EHR vendors, AHIMA push use of clinical decision support to prevent patient falls
Electronic health records software can play a more prominent role in helping to prevent patient falls, AHIMA said in new research.
EHR vendors such as Epic, Cerner and Meditech, in fact, have been working to equip doctors with tools and data to make that happen since 2015.
But AHIMA found that “physicians caring for older adults provide recommended fall risk screening only 30 to 37 percent of the time,” in its study, “An Electronic Health Record Data-driven Model for Identifying Older Adults at Risk of Unintentional Falls.”
The question now is how hospitals can get that screening percentage higher both for patients’ sake and because there are billion of dollars at stake?
A public health problem
Falls are mostly preventable. There are several things that primary care providers can do to reduce their aging patients’ chances of falling. The Centers for Disease Control and Prevention, for instance, developed the STEADI (Stopping Elderly Accidents, Deaths and Injuries) toolkit.
Based on the American and British Geriatric Societies’ Clinical Practice Guidelines, STEADI includes algorithms and tools to help primary care providers identify and manage fall risk among older adult patients.
The CDC estimates that for every 5,000 providers who adopt STEADI, over a five-year period as many as 6 million more patients could be screened for fall risk, 1 million more falls could be prevented, and $3.5 billion saved in direct medical costs.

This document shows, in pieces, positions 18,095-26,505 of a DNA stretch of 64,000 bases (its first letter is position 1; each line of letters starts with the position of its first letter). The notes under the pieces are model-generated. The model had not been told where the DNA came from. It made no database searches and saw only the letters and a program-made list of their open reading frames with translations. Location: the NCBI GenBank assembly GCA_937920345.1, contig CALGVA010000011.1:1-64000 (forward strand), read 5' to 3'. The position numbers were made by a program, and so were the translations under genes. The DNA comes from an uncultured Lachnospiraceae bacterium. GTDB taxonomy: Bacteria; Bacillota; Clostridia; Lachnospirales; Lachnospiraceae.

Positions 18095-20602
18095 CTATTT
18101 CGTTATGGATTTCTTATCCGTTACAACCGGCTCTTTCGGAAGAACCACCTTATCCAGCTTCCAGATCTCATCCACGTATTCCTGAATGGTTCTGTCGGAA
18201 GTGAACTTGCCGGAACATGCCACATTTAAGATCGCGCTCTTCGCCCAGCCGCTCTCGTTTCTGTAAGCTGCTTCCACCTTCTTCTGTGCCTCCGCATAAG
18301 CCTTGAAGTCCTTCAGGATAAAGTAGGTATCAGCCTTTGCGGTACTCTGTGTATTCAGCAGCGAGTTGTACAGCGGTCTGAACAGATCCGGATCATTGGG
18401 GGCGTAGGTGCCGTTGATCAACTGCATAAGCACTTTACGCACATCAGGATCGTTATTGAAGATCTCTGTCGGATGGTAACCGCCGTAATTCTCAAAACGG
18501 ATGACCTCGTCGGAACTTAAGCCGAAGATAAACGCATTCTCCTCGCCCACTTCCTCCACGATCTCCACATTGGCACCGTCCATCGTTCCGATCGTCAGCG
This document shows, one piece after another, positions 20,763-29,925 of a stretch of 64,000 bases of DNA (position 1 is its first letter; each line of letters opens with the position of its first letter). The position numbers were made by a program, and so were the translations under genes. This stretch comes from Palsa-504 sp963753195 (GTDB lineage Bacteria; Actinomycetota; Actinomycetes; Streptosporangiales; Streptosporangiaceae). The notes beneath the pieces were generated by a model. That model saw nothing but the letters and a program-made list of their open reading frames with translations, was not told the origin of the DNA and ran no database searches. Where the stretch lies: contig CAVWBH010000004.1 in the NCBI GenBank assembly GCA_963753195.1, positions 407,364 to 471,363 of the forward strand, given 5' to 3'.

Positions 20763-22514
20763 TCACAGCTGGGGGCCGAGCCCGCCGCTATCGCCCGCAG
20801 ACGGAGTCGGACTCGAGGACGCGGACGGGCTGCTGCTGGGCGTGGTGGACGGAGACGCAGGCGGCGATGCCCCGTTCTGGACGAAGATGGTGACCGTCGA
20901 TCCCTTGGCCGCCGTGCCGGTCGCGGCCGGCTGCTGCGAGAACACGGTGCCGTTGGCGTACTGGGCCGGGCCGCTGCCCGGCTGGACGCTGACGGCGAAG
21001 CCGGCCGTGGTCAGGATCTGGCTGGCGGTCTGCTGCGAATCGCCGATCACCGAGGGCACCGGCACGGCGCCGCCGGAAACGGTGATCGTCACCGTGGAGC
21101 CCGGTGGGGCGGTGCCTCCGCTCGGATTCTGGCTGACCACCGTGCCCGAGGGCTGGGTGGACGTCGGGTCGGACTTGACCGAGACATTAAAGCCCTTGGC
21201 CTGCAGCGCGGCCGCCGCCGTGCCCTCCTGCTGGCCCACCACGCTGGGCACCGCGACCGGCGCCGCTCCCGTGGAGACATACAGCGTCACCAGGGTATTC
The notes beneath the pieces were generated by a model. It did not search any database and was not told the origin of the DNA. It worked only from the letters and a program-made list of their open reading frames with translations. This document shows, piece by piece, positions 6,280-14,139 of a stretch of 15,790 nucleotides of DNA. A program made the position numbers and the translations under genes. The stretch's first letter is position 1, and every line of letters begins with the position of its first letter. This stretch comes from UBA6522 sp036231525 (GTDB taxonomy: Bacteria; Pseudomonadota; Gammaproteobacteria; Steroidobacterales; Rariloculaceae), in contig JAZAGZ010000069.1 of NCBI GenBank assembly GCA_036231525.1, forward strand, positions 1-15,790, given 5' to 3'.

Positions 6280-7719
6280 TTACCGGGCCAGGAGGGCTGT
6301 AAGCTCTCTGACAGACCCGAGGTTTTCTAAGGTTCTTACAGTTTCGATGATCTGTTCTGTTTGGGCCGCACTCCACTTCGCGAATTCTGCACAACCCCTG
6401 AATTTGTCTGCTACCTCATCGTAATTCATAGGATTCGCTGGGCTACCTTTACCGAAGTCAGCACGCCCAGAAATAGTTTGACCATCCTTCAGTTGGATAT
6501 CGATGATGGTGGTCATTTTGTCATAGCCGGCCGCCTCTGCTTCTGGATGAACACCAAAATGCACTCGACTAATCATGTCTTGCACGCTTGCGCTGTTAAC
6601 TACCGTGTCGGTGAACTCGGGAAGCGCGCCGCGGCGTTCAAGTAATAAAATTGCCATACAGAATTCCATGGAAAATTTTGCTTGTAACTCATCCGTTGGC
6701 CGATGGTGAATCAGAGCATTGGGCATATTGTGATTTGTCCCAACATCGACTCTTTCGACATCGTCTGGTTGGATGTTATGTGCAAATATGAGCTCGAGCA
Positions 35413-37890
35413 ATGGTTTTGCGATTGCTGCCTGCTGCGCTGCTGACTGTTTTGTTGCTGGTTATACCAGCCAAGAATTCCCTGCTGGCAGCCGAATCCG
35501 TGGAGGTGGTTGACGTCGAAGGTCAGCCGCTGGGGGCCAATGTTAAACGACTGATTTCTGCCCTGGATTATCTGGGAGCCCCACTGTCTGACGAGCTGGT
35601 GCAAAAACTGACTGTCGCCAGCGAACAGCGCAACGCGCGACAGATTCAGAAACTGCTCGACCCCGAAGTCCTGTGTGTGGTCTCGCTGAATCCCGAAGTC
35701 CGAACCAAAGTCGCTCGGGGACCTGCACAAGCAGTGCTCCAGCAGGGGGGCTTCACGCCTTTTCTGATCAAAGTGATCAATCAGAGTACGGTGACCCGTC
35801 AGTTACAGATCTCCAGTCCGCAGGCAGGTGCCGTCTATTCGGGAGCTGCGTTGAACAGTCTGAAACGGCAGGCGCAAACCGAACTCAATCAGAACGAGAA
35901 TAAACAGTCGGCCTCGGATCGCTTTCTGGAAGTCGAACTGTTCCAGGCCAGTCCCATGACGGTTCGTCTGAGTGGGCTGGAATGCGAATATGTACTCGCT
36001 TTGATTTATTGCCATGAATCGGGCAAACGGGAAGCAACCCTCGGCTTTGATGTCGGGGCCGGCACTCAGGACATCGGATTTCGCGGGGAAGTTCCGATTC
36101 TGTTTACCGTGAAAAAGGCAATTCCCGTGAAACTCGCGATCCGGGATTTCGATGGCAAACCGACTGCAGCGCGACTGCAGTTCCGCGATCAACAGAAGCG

Working with Oregon Health & Science University, the University of Wisconsin and the CDC, Epic developed system tools that a healthcare organization can use to implement and support STEADI. The tools screen for fall risk; assess gait, strength, and balance; conduct a full fall risk evaluation; identify patient goals; intervene; and monitor outcomes.
Epic calls this a “clinical program,” which pulls together decision support tools and other aspects of Epic’s EHR into a targeted improvement workflow based on the success of others. Epic also has a general inpatient falls prevention program developed by the Epic Nursing Collaborative. This program uses EHR system and non-system strategies to reduce falls, strategies that can be tailored to fit an organization’s needs.
The nursing-generated program incorporates best practices from each organization represented in the collaborative, including Aurora Health Care, Cedars-Sinai, Children’s Hospital of Colorado, Cleveland Clinic, Kaiser Permanente, Stanford, Texas Health Resources, University of Arkansas, University of Colorado Health, University of Iowa and the University of Virginia.
Epic is not the only EHR vendor to adopt STEADI. Other marketshare leaders including Cerner, Meditech and Allscripts have done so as well.
What the CDC, universities and EHR vendors are doing with STEADI is, of course, not a magic solution to fall prevention.
AHIMA researchers called for implementing clinical decision support tools more deeply into EHRs as a start. That would better enable care teams to pinpoint and intervene before at-risk patients fall.
Take El Camino Hospital in California. The 420-bed system integrated analytics and bed alerts with its EHR. The combination predicted which patients were at risk for an imminent fall and alerted nurses and case managers in real time, which was one factor that helped result in a 39 percent reduction in falls within six months of starting the program, chief nursing officer Cheryl Reinking said at the HIMSS and Healthcare IT News Big Data & Healthcare Analytics Forum in April 2017.
“Electronic health record data can be applied in clinical decision support,” AHIMA interim CEO Pamela Lane said of the association’s new report. “By leveraging the data in a way that is sensitive to the time constraints of the regular office visit and the reduction of healthcare costs, identifying patients at risk of falls can be streamlined.”